The UK Parliament will return today from summer recess, during which time Prime Minister Boris Johnson got Queen Elizabeth II’s approval to suspend the Parliament from September 9 to October 14.
PM Johnson manoeuvred the suspension to block deliberations over the withdrawal deal ahead of the October 31 Brexit deadline.
British MPs opposing the no-deal withdrawal will try to pass a legislation this week towards securing a deal with the EU. If successfully passed, the legislation is likely to require another extension to the exit deadline. If the MPs fail to pass the legislation, the opposition leader Jeremy Corbyn is likely to call a vote of no-confidence in PM Johnson’s government on October 14. With a majority of just one MP, the current government is vulnerable to the no-confidence motion.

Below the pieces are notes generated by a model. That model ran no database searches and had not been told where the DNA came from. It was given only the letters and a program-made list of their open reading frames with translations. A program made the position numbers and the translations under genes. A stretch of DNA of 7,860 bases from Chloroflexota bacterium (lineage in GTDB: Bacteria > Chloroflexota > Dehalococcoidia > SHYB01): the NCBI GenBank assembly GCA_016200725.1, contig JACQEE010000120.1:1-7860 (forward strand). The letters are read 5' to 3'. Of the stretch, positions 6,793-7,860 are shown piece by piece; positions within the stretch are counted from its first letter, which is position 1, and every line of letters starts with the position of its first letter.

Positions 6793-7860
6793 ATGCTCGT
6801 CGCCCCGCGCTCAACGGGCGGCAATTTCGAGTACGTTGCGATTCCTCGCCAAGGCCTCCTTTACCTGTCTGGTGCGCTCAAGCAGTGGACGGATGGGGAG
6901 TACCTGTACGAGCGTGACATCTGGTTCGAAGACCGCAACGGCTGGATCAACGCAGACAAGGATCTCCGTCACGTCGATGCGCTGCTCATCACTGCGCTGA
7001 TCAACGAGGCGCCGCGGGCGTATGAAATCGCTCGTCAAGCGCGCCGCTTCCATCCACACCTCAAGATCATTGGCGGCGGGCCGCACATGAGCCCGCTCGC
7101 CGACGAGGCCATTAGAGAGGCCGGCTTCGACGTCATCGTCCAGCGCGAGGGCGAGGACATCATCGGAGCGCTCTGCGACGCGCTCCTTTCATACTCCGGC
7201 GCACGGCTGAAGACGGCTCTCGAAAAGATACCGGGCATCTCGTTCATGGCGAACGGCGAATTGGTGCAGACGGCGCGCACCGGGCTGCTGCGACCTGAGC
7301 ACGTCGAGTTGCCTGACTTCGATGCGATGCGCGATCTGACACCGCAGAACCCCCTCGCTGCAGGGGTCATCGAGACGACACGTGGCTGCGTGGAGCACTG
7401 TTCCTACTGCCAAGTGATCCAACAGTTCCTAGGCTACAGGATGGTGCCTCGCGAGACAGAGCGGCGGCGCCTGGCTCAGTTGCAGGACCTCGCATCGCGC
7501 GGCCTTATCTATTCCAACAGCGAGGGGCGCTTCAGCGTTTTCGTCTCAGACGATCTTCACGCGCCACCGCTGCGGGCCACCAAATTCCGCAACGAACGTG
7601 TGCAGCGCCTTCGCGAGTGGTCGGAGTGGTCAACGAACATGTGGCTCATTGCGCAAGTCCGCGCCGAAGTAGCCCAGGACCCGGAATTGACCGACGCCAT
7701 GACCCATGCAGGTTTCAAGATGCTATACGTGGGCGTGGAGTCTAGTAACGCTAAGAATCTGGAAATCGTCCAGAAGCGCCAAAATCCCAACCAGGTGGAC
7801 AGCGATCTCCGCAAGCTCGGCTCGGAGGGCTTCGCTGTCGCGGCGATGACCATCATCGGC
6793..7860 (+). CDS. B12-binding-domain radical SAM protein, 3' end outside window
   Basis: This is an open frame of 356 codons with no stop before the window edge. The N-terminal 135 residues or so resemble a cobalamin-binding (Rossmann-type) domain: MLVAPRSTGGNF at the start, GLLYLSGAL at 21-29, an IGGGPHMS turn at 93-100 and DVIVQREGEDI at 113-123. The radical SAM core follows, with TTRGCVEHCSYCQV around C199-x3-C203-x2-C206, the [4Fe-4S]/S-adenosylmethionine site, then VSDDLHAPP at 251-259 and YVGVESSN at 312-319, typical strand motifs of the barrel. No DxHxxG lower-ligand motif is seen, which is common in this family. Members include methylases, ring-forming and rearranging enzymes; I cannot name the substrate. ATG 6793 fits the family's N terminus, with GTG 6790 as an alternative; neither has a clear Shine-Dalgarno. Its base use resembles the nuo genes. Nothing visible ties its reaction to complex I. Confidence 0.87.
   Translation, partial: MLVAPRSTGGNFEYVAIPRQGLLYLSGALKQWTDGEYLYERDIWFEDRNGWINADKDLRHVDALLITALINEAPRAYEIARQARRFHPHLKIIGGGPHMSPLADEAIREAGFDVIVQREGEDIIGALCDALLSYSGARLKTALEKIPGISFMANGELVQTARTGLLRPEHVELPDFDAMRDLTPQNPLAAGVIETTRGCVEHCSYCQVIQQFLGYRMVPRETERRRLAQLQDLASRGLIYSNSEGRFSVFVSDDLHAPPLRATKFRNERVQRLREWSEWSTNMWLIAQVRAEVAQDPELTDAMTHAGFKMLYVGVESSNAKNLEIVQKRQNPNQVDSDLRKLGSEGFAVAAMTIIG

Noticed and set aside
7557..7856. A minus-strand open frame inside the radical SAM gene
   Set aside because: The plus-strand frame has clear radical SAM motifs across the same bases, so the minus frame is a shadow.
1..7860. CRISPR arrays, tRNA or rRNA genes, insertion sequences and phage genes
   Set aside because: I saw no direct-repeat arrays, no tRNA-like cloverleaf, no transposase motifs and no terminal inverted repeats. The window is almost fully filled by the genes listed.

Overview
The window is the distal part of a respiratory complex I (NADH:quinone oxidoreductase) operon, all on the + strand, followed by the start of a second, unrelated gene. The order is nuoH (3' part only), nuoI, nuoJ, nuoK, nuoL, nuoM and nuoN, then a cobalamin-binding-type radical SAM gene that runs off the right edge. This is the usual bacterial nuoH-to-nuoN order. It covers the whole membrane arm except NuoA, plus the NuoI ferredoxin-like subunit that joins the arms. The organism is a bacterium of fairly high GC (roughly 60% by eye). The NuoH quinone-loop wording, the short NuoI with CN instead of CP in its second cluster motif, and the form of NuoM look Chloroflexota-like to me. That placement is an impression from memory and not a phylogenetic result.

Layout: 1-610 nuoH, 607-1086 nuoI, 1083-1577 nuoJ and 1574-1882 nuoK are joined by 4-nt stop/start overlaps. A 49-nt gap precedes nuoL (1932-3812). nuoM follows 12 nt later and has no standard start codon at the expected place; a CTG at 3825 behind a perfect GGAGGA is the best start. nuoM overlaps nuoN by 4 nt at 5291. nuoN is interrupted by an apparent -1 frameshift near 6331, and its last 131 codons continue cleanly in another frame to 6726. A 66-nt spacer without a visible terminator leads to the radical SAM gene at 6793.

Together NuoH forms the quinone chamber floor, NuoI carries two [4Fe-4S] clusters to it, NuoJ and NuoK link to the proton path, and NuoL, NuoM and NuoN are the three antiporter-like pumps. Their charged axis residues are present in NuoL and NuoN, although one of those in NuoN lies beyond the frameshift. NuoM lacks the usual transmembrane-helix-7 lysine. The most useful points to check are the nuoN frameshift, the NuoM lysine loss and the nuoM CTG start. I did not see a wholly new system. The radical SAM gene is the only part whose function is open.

If Mr. Corbyn succeeds, PM Johnson will have 14 days – till October 28 – to gather majority vote in his favour and avoid a general election. If he wins, the opposition will have only three days to either secure a deal or get the PM to extend the deadline. Given the many difficult conditions the opposition must fulfil to get its way, a hard Brexit is increasingly likely.
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